Once again. I can confirm that your concerns have been forwarded to the relevant department and thank you for contacting me.

Kind regards

Email to Customer Relations
reference: 143988


Once again I appreciate you taking the time to write to me and once again I have to smile at your complete avoidance of the issue of penalty fares. My point is simply that your policy (which, if you are unfamiliar is available on your website at http://www.onerailway.com/contents/download/penalty-fares.pdf) states that you'll be charged a penalty fare "if you travel on a penalty fare train from a penalty fare station without a valid ticket for your entire rail journey, ‘Permit to Travel’ or other authorisation." I have since discovered from this that the section from Ipswich to Norwich is not a penalty fare route. This answers my question and would have been the simplest way to rebut my response. Of course, it does raise another question, "why is this route not a Penalty Fare route?" and I believe you may have answered this in a previous email with some reference to statistics on fare avoidance/evasion.

It might surprise you to know xxxx, that you can not know how many people are travelling without tickets on this section of the line as by virtue of the fact they are avoiding fares they avoid any opportunity for 'one' to collect statistics - no-one from 'one' is standing at Norwich or on the train saying "no ticket? Ok, thanks for letting us know, I'll note that down for our statistics".

So, to finish up, I re-assert that 'one' are incompetently missing a trick by not being diligent with revenue protection in the apparently 'lawless' wilds of North Suffolk and Norfolk. Combine this with my earlier correspondence surrounding a fire on the train in May, the broken air conditioning, regular delays and rolling stock from the 1970s and you've got an over-priced shambolic regional train operator that no-one in this region has any right to be proud of.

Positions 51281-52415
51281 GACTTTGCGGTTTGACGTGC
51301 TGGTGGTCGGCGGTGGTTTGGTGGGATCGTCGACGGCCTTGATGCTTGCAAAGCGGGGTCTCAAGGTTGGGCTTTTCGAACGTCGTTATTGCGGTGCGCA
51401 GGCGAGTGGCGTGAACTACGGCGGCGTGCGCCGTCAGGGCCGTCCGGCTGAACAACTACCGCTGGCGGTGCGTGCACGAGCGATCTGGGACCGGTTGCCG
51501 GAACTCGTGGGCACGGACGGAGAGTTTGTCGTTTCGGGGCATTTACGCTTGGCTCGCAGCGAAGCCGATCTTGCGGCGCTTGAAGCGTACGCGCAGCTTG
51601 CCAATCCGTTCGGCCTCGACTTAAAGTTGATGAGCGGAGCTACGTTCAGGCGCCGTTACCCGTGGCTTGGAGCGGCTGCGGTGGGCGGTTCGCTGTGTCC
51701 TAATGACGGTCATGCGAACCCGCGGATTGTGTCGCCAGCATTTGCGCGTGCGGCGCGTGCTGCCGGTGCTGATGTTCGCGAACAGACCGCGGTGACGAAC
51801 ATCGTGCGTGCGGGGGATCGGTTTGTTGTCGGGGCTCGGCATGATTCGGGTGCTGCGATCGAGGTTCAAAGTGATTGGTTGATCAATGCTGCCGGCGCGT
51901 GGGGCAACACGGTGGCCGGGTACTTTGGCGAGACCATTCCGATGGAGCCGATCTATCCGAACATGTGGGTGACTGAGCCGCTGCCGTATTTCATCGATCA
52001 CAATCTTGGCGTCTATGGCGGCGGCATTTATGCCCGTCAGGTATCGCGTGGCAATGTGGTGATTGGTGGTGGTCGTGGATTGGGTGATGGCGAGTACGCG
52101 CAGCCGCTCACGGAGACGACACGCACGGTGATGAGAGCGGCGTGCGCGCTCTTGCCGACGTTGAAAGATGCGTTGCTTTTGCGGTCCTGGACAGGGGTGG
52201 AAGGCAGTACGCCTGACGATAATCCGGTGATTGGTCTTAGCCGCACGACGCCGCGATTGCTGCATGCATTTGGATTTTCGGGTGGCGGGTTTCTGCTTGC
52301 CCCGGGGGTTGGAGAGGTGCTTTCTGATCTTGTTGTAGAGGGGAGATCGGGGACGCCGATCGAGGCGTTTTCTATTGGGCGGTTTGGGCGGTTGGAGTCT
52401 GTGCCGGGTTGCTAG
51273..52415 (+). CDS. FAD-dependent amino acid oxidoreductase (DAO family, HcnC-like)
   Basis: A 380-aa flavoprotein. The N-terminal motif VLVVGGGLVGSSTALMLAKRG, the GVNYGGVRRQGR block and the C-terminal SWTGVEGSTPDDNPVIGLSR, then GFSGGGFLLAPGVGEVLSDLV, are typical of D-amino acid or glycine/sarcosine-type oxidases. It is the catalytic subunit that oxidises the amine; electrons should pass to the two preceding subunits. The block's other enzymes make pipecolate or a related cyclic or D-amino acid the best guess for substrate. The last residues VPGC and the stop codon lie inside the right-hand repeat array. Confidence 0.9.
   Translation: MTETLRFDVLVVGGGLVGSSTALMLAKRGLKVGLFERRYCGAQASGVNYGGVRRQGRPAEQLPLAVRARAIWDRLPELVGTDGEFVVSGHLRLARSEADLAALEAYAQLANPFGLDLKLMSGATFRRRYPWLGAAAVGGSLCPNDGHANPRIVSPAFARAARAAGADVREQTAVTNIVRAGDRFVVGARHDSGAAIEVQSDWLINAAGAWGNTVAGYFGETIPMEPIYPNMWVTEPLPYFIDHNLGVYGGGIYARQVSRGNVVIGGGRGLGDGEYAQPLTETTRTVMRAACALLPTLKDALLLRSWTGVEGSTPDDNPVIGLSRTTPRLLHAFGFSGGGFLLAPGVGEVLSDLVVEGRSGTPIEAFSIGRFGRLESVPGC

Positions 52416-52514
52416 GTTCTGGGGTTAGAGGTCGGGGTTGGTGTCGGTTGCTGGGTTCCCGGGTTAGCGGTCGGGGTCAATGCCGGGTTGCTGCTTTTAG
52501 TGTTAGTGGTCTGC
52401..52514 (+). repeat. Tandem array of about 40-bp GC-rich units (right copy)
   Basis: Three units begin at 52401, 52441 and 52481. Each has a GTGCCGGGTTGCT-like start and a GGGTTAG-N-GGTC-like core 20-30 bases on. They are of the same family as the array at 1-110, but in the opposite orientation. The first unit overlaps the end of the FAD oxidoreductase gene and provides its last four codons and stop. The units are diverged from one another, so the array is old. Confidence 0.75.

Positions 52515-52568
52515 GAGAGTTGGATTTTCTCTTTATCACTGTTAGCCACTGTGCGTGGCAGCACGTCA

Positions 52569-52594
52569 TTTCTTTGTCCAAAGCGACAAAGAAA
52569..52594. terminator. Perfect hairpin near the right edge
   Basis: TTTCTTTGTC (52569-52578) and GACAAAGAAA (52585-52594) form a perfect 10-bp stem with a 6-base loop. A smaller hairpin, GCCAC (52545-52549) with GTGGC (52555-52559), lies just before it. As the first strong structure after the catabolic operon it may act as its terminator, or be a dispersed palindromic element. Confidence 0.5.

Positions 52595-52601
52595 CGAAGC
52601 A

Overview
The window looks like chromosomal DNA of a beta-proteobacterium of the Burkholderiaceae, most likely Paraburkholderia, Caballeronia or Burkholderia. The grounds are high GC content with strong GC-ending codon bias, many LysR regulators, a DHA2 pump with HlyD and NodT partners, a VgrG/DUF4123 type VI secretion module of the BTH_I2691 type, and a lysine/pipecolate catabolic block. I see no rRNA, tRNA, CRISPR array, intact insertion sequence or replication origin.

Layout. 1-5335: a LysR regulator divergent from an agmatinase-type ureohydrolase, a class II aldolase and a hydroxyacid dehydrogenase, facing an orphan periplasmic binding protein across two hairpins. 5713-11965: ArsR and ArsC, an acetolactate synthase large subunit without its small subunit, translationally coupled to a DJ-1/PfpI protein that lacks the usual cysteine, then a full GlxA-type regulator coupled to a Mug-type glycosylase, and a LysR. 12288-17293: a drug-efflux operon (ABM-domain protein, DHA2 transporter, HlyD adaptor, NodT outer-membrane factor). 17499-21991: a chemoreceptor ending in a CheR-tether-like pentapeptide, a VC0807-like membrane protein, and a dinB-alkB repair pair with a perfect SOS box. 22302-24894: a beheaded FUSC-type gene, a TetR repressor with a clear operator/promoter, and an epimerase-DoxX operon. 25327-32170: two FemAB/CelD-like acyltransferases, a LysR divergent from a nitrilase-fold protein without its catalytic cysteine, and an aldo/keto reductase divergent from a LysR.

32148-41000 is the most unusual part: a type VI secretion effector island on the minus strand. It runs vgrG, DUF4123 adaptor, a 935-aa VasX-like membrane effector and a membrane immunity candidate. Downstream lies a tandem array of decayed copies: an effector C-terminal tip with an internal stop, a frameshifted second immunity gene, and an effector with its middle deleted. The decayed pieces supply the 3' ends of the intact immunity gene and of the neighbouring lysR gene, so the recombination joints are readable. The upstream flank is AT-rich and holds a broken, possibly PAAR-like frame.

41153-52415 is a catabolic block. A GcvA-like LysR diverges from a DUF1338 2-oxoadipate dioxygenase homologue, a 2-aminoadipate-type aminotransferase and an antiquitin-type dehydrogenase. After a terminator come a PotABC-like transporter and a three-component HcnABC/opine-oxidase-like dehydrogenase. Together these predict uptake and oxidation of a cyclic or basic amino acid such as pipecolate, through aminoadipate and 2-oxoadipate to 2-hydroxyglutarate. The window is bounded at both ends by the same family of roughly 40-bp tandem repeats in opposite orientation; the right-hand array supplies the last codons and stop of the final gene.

Don't worry xxxx, I'm not after a response as I think I've pretty much exhausted the talents of your customer liaison team and will revert to writing to other people to moan about why the burgers in McDonalds don't resemble the pictures and why my Blue Nun comes with a screw top and not a cork. I'm sure you'll understand how busy this keeps me.

1 comment:

Anonymous said...

They should have answered your specific points, but you could have made it more explicit. Whenever I write a letter of complaint I always number the paragraphs so that:

a. Each point stands out clearly as requiring an answer
b. It's easy to reference the points once you've made them without getting wrapped up in long, wordy paragraphs

I'm being picky when I say that you could have been more explicit because your letters are perfectly clear. But sometimes the people answering stuff like this need to be reminded that it's not their agenda which is important when it comes to customer service and complaints.

Your two main areas of query relate to:

1. Why they don't have barriers on the platforms
2. Why they don't deal more harshly with fare dodgers

Neither has been answered. But fundamentally this is annoying because XXthe respondentXX has completely failed to project any sense of human to human interaction, or genuine interest in what you are saying. Basically her responses have been bland, corporate and soulless.

If I was you I'd just stop buying your tickets, carry a half empty bottle of blue Nun with you whenever you're on the train and plead drunkenness if challenged by a conductor.